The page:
So about a week after I had given birth to our sleeping baby, my mother in law called to drop some Easter treats off and told me how skinny I looked and that she was jealous! I think had I have been in the right frame of mind, I would have responded quite rudely, to be honest. But all I could do was laugh and shrug my shoulders as I was just so gobsmacked. I really wouldn’t recommend your baby dying as a bloody diet. I didn’t even know my own name or what day it was, I really wasn’t bothered how I looked at that particular moment.

The one where you lose a friend (or four):

A friend sent me an email listing all the ways I had been a bad friend to her. The list spanned the time period that I had lost four pregnancies – she knew that. Who needs enemies, when you have friends like that?

After I lost my son (my third loss) my friend texted to say she really felt for me, and that she had two very busy weeks at work coming up, but we could meet up to chat after that. That was July 2020. I never heard from her again.

There’s a fair few stories and inappropriate comments I received from family and friends after our loss but the one that sticks out is my supposed ‘best friend’. We hadn’t told anyone we were expecting but she sent me a message the day after our scan telling me all about her holiday. I replied saying I hope she had a lovely holiday, but I was in hospital and having a tough time. She then bombarded me with photos from her holiday and didn’t once ask why I was in, what was wrong or if I was ok. 3 months and countless one-way messages later, she still hadn’t enquired about my hospital stay. When she eventually did ask (in a very blase manner) and I told her we had lost our baby at 12 weeks, she replied saying that she was having a terrible time at work and her dog had been vomiting. Still no acknowledgement of our loss, the trauma or even a ‘how are you doing now, 3 months later?’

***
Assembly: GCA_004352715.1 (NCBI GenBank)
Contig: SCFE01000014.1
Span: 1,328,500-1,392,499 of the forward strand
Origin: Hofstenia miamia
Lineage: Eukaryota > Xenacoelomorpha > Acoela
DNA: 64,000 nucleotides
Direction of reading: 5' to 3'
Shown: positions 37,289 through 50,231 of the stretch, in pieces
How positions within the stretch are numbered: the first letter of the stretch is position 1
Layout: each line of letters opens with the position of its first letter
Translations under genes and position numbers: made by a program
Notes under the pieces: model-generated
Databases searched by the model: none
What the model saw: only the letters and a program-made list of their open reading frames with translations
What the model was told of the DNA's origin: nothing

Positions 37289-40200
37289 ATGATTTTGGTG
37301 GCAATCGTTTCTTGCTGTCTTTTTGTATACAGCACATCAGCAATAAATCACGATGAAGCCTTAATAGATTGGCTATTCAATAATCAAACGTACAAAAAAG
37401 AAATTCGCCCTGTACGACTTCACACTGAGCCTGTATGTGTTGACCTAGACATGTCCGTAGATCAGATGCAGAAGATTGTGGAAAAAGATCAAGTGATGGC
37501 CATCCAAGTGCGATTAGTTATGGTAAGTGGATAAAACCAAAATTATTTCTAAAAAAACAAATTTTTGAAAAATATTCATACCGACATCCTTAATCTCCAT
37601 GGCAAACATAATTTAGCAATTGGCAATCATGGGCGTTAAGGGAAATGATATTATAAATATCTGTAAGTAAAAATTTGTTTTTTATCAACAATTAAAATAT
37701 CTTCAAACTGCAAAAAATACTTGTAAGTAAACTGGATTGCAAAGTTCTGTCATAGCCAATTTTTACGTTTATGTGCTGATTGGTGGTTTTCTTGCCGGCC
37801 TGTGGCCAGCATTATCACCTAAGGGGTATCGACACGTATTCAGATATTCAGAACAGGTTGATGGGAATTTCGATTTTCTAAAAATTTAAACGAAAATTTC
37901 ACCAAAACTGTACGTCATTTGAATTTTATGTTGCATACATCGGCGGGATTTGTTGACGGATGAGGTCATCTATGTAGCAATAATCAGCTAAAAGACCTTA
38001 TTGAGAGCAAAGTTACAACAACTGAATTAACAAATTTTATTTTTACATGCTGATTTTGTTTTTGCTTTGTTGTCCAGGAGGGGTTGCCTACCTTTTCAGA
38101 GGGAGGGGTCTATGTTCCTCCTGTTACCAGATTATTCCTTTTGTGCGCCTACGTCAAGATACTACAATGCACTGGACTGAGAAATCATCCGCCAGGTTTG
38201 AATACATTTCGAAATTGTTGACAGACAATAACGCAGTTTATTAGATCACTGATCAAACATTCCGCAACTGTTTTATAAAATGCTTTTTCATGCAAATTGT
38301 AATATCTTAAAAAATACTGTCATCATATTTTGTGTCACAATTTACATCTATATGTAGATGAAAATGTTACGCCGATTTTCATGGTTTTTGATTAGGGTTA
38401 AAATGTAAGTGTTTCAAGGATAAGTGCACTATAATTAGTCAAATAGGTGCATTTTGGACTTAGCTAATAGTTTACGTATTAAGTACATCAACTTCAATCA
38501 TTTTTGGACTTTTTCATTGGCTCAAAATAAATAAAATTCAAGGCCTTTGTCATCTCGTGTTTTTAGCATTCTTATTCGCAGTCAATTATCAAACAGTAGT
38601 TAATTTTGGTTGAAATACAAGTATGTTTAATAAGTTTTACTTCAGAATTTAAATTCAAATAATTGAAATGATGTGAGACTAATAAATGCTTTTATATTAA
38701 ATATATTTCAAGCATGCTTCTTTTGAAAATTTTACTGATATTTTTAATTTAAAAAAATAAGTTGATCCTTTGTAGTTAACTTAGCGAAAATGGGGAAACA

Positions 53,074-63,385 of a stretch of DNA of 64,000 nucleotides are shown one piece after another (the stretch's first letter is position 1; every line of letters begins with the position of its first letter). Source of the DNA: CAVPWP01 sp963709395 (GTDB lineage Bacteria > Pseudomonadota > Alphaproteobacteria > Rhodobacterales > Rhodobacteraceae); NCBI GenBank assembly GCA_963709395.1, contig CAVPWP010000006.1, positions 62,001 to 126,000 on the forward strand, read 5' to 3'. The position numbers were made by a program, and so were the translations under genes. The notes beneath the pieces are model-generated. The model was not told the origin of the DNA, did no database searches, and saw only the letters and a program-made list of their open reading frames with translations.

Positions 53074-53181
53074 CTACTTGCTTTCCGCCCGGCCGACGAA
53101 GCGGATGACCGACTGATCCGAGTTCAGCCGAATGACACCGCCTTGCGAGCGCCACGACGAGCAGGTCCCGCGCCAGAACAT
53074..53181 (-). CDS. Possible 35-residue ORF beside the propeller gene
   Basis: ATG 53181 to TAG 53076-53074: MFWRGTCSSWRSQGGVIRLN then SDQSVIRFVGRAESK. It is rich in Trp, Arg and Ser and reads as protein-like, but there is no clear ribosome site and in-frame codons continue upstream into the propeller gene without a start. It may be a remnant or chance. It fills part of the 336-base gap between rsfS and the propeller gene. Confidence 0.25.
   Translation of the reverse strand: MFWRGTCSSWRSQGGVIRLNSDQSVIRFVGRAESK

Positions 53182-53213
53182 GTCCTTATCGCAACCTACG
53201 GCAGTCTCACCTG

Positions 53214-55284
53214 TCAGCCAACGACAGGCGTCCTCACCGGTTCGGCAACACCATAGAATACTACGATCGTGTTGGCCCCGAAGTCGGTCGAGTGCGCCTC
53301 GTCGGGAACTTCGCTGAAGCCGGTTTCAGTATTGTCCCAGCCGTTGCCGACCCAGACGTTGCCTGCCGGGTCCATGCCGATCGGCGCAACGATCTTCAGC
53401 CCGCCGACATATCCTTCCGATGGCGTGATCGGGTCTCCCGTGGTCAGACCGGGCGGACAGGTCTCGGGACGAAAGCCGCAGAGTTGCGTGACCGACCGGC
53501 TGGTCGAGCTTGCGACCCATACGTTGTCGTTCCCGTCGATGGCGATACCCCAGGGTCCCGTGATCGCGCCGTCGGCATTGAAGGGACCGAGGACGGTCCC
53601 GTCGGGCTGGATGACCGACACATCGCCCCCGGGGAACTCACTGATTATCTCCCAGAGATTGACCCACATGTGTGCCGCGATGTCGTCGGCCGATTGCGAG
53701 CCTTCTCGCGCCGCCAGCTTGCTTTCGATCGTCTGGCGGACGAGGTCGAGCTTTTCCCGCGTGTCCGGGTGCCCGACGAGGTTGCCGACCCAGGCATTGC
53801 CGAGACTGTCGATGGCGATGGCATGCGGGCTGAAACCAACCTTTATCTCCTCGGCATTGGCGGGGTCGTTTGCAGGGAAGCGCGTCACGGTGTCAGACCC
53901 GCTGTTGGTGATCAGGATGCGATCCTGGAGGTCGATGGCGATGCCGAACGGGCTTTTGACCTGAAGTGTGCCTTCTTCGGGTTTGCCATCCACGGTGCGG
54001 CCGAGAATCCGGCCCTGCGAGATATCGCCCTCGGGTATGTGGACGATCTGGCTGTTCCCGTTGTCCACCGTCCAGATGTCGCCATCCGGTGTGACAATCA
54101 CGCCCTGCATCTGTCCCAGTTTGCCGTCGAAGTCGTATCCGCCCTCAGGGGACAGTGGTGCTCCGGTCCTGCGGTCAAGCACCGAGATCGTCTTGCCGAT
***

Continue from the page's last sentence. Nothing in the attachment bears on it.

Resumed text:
I had a friend who I’d known since we were teenagers. After I went through my second loss in 6 months I didn’t feel like she was being very supportive – sometimes taking weeks to reply to my messages, where I told her how much I was struggling. I eventually confronted her about it, and she said she was sorry but she was setting up a new zumba class and I couldn’t possibly understand how time consuming it is to hand out leaflets and set up a Facebook page. The friendship didn’t last, and neither did her zumba career.

The one where no words are truly better than these words:

At my last D&C, I was in the operating room, legs in stirrups, I’d found out the day before, for sure, that my baby had died. The surgeon was about to start the procedure and said she was sorry I was there. Then she put her arms up in a cheer pose and said “yey, that’s great news, you got pregnant!” I was so taken aback, I didn’t know how to react other than, are you f***ing kidding me?

I was told (at my son’s funeral) “thank god it was only him who died and not you both”.

I need to pause after that last one.

Thank you again to all who shared their stories. If these were actual episodes of Friends, there would be no laughter, though one small joy is that I can count lots of you among my friends now – best worst club ever. Thank you for contributing, I hope others have learnt something today – even if it is only to see all the awful stuff we have to put up with, on top of losing our babies.

If you would like to receive email notifications of new blogs from this website, please sign-up here:


Leave a Reply

Your email address will not be published. Required fields are marked *